David Cameron targets Japanese businesses
I’m in Tokyo with the PM and a business delegation. David Cameron says he’s here to help to re-balance the UK economy, to fill the gap left by the shrunken financial sector with more exports. Mr Cameron said he was unashamed and “up front” about packing a plane with businessmen including several big defence contractors (BAE systems, AgustaWestland, Thales and MBDA amongst them) saying it’s part of what being a PM is about.
The Japanese have only just relaxed their ban on military technology deals with anyone but the Americans. The Department for Business, Innovation and Skills thinks there are serious business opportunities for the UK. They could end up a lot more significant than the Nissan inward investment trumpeted overnight.
As could nuclear industry deals – there’s quite a nuclear presence on the trip too and though these businessmen are emphasising the potential for partnerships in growth, a senior nuclear industry source made it clear that there were possible clean-up contracts to be sought if Japan decides to decommission its 54 nuclear power stations, nearly all of which are currently “off-line.”
Before coming on the trip, the PM has been reflecting on what his big message for the voters is after a punishing two weeks which saw his personal poll ratings plummet. He’s emphasising that his is a long term approach taking decisions in the national interest. Asked about whether he acknowledged he’d taken a hit in popularity after the abolition of the 50p rate the PM said he was more interested in competitiveness not a popularity contest.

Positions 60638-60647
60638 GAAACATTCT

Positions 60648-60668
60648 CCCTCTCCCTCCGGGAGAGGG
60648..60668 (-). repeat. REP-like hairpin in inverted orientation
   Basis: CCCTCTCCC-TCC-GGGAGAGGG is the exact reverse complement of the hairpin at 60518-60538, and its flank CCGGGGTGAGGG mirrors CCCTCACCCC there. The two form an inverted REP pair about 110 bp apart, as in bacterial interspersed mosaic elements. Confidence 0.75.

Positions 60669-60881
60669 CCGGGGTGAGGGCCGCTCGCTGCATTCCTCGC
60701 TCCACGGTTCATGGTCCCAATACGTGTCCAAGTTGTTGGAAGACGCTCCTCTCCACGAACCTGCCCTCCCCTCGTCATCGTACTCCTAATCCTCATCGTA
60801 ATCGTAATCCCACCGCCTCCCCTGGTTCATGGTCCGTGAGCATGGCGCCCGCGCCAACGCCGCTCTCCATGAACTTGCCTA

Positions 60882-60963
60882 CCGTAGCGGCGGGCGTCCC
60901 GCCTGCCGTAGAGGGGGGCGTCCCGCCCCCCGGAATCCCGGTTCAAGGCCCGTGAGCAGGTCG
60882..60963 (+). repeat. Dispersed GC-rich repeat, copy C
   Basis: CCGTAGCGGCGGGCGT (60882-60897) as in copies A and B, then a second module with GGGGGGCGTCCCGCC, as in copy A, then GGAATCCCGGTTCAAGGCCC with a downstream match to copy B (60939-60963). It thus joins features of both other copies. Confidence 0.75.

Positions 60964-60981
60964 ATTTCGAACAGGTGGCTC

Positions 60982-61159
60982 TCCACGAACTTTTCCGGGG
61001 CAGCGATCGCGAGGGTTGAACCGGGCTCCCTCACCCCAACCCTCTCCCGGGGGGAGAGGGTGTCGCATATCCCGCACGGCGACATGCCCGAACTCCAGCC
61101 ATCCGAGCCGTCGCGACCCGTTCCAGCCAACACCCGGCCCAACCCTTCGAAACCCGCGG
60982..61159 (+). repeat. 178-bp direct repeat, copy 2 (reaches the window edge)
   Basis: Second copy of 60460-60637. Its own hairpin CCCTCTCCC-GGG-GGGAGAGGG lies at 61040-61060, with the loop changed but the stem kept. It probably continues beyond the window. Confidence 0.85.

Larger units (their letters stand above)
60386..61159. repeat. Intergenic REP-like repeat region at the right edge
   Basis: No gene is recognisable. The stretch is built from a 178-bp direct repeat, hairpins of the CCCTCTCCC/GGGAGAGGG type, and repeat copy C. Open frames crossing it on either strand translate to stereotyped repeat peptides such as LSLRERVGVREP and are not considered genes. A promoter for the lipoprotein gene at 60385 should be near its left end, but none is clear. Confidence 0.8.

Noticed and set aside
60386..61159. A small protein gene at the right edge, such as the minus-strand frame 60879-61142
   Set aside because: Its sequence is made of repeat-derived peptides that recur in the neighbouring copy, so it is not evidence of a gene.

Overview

You get the impression over the past couple of weeks that the PM blames the Lib Dems for a significant part of his woes – leaking Budget details so the focus fell on the “granny tax” on the day as the only big “new” measure. And on the plane you detected a hefty swipe at Nick Clegg over what No. 10 seems to see as a pretty blatant, grandstanding, grassroots-pleasing u-turn on security measures.
The PM said the Deputy PM (along with Chris Huhne and Ken Clarke, amongst others) had much earlier signed up to measures proposing additional surveillance and secret court hearings in cabinet committee (chaired by Nick Clegg) and at the National Security Council and sounded like a man who had every intention of making sure the measures agreed at those meetings come into law.
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